Things come out of the blue and make you wonder, what’s up?
As in, what’s really going on? What is this about?
At 7:04 a.m. today, the IZOD IndyCar Series saw fit to send out this announcement:
“The IZOD IndyCar Series announced today that it will not return to Twin Ring Motegi in 2012.
“The series will hold its final event at the 1.5-mile egg-shaped oval located north of Tokyo on Sept. 18, 2011.
“ ‘We've enjoyed a great run at Twin Ring Motegi and thank our friends at Mobilityland and Honda Japan for hosting a great event over the past eight years," said Terry Angstadt, president of the commercial division for INDYCAR, the sanctioning body of the IZOD IndyCar Series.
“ ‘While our businesses move in different directions, we will keep the door open for future events at the track.
“ ‘As INDYCAR and the IZOD IndyCar Series continue to evaluate their long term plans, we must look to build the sport and its viewership. We believe it is important that the final few events on our schedule give us the opportunity to be broadcast live during times that maximize our viewing audience as we build up to the championship. We will continue to meet with promoters domestically and internationally that want to pursue an IZOD IndyCar Series event.’ ”
Okay, so it and of itself, that statement seems to be that IndyCar won’t be going back to Japan simply because it doesn’t want to have a race televised live in North America at midnight.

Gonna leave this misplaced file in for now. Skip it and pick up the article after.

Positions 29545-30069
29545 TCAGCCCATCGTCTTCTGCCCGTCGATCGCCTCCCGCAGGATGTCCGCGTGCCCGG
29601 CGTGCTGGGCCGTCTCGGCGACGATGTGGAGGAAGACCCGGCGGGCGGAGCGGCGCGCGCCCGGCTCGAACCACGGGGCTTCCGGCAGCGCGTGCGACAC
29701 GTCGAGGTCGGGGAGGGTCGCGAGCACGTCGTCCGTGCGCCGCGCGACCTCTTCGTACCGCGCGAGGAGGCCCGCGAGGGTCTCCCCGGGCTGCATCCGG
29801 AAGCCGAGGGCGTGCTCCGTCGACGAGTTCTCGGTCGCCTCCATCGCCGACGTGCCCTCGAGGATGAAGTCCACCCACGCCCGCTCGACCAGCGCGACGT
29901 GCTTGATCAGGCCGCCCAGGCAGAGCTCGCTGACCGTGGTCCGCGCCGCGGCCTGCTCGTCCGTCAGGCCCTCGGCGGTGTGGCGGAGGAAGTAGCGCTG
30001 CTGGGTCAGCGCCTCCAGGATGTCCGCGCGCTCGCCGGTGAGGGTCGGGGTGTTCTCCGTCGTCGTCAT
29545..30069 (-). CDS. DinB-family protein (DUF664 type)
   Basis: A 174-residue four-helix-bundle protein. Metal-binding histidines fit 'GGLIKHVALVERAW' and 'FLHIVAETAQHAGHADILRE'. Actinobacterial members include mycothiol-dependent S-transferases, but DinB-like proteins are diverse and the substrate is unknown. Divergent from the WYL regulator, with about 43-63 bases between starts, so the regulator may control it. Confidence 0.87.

But is that worth a one-item press release at 7 a.m. in the morning? Isn’t that a second or third item in the IndyCar news roundup that’s routinely sent out to media most days in the mid-to-late afternoon?
Or is this symbolic of something else happening?
In 2012, the plan is to relaunch the IndyCar Series. A new car and new engines are in the works. Honda, which has been the only supplier of power plants to the IndyCar Series for years, as well as sponsor of many of the races (see the Honda Indys Toronto and Edmonton) plus supplier of other economic benefits, such as advertising, is going to have competition.
Engine builders Chevrolet and Lotus and — who knows? — maybe others will be racing against Honda on the track and jockeying for business off.
We have been led to believe over the years that Honda welcomed competition and looked forward to it.